Well, I’m certainly not done with my reviews of meals in Delhi in December but thought I’d get started anyway with my reports from Los Angeles, where I met up with the missus and the brats after the end of my Delhi sojourn. As always, we ate out at least once a day. This was not our first meal out together on this trip but I want to start with it as I am writing this on a cloudy, damp Saturday in April and it feels good to recapture a bit of a much nicer Saturday morning in L.A in late December. And this meal at Holbox was one of our very favourite food outings.We spent the morning at the California Science Center—where you pay for all-day parking—popped out for lunch at Holbox, and then returned to spend the rest of the afternoon back at the Science Center and the African American Museum. A very good day.
Holbox opened in mid-2017. It is located in the Mercado la Paloma near Exposition Park. This is the same food hall that houses Chichen Itza, where we ate in December 2017. Indeed, it is the second venture of the Chichen Itza team. Where Chichen Itza focuses on the food of the Yucatán, Holbox is named for an island of the coast of the Yucatán and is more generally seafood-centered. The focus is on fresh fish and shellfish, cooked simply to accentuate flavours, and as often merely marinated and garnished. As at Chichen Itza and every other establishment in Mercado la Paloma, it is counter service: you place your order, take a number and sit down at one of the tables shared among the adjacent restaurants: your food is brought out when it’s ready and that’s the extent of the service. Unlike at Chichen Itza, there is also counter seating at Holbox. If it had been just the two of us, we would have been at the counter, but good luck getting our brats to sit still on counter stools.
We started out with an order of the yellowtail ceviche. This is available in two sizes; we got the small and it was plenty big for two people to share. We moved on to the almeja preparada, a giant surf clam, served on the half-shell with cocktail sauce etc. The clams are priced by the lb.— you select the one you want and are charged accordingly. We then split three tacos among the two of us: the wood-grilled yellowtail, the octopus (braised and fried), and the scallop (pan seared). All of this was bloody good. We then looked up and saw a picture of their aguachile on the screen thingy on which pictures of their menu rotate and could not resist getting an order of that as well. This took a while to come out—the kitchen had lost track of our order—but when it did it was perhaps the dish of the meal: slices of sweet scallop marinated with serrano chiles, cilantro and lime and served with avocado. So, so good, and in a portion size designed to prevent marital tension. If you’re wondering what the kids ate, we got them the bistec a la Yucateca that they’d loved at Chichen Itza on our last visit.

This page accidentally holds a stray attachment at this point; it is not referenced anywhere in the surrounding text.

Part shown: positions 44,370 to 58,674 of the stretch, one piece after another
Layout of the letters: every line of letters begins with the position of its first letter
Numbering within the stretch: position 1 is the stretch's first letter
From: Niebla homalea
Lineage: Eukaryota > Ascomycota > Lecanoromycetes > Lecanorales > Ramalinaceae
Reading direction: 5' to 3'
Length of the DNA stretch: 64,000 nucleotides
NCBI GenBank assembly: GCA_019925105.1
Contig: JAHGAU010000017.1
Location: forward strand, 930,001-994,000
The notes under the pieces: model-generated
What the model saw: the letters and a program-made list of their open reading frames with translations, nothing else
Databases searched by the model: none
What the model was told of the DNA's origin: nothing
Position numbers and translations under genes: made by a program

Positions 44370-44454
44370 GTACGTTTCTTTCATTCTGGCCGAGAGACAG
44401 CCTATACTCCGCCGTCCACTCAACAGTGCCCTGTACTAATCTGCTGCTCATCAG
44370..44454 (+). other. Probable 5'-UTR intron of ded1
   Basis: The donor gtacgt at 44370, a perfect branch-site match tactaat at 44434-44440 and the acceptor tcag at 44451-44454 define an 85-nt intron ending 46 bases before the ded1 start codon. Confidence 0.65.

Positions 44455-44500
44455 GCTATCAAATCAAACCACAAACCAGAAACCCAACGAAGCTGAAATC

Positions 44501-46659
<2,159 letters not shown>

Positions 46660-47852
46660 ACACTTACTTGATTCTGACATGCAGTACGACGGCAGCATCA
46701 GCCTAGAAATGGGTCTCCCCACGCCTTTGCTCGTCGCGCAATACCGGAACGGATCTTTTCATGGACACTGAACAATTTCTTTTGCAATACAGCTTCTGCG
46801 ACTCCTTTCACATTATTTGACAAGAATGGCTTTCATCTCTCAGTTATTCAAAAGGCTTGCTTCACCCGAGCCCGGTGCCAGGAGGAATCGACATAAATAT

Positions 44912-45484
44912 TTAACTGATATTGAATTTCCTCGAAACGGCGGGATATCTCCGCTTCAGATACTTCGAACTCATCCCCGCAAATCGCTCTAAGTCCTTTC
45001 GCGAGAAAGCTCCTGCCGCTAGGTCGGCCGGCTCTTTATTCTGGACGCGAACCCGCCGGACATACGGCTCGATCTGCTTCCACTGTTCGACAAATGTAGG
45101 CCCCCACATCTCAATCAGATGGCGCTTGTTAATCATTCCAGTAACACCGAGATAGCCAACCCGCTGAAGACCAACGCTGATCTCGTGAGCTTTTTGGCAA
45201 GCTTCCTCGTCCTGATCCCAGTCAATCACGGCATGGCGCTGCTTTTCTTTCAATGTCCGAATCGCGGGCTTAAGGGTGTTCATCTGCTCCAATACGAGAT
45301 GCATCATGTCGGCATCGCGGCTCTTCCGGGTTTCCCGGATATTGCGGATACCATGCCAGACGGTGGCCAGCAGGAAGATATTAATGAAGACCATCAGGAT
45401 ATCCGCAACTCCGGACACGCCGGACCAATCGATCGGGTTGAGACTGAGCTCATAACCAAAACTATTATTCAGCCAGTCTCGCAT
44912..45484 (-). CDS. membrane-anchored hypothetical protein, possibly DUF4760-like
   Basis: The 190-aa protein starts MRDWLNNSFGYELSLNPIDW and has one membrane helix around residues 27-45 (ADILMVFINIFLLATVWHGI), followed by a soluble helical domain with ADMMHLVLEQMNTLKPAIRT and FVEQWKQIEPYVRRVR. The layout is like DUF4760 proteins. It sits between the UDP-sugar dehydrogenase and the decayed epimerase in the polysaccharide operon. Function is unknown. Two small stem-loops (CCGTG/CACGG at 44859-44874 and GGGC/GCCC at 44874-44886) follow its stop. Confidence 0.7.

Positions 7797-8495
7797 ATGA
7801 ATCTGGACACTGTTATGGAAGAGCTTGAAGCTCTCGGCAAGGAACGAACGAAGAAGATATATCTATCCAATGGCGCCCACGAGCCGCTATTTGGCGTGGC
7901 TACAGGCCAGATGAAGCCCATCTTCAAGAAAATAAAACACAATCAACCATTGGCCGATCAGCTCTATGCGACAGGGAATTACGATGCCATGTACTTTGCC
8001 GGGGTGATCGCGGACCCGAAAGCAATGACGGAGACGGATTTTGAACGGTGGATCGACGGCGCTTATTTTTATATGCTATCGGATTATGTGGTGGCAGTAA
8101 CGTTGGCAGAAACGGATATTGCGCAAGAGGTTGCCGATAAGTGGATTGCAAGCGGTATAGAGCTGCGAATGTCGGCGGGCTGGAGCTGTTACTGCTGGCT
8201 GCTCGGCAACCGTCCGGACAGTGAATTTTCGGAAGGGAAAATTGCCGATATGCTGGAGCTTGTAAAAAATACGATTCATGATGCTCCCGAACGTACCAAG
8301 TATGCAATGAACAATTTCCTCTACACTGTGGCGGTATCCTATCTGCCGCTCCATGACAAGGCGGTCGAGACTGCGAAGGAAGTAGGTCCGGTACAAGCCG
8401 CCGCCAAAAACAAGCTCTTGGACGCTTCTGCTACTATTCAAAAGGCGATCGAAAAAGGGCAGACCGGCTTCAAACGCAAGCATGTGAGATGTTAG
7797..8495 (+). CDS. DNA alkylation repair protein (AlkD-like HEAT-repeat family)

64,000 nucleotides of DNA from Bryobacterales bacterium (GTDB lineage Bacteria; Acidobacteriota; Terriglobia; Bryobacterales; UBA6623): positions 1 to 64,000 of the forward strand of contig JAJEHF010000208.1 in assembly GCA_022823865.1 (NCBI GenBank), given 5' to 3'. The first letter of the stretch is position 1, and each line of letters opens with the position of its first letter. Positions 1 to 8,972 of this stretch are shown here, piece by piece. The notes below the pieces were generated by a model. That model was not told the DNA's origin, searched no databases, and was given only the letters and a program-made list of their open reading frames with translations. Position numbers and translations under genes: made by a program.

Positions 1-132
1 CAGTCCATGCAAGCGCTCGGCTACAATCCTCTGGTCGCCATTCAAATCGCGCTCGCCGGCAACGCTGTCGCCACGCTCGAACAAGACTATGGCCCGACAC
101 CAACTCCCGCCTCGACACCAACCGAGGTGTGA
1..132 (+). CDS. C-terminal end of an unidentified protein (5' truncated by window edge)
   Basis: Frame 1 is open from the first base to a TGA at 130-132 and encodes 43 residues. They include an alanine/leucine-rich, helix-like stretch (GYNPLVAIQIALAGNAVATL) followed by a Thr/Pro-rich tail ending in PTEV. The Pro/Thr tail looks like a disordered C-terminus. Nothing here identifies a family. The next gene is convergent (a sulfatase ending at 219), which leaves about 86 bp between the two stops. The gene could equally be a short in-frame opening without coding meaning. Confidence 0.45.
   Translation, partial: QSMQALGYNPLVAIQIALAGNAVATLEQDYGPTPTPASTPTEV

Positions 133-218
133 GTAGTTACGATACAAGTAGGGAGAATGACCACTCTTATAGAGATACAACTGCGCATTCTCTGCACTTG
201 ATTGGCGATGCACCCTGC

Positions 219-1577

To take a look at the space and the food, launch the slideshow below. Scroll down to see how much all of this cost, for thoughts on value and to see what’s coming next from Los Angeles.
This was, expectedly, not a cheap meal. Not counting the Chichen Itza dish we paid just about $75 for the lot. But for the quality of the seafood and the quality of the flavours it was well worth it. And portions were not tiny. If we still lived in Los Angeles we’d come here often. As it is, we are unlikely to not visit the Science Center or the Natural History Museum on every L.A trip till the boys grow out of them and so once a year will have to be enough for us.
Coming next from Los Angeles, another lunch at Raku, which was one of our absolute favourite outings on our previous trip. That’ll probably be next Sunday. Before that on the food front, there’ll be another Delhi report and another report from the Twin Cities’ South Metro.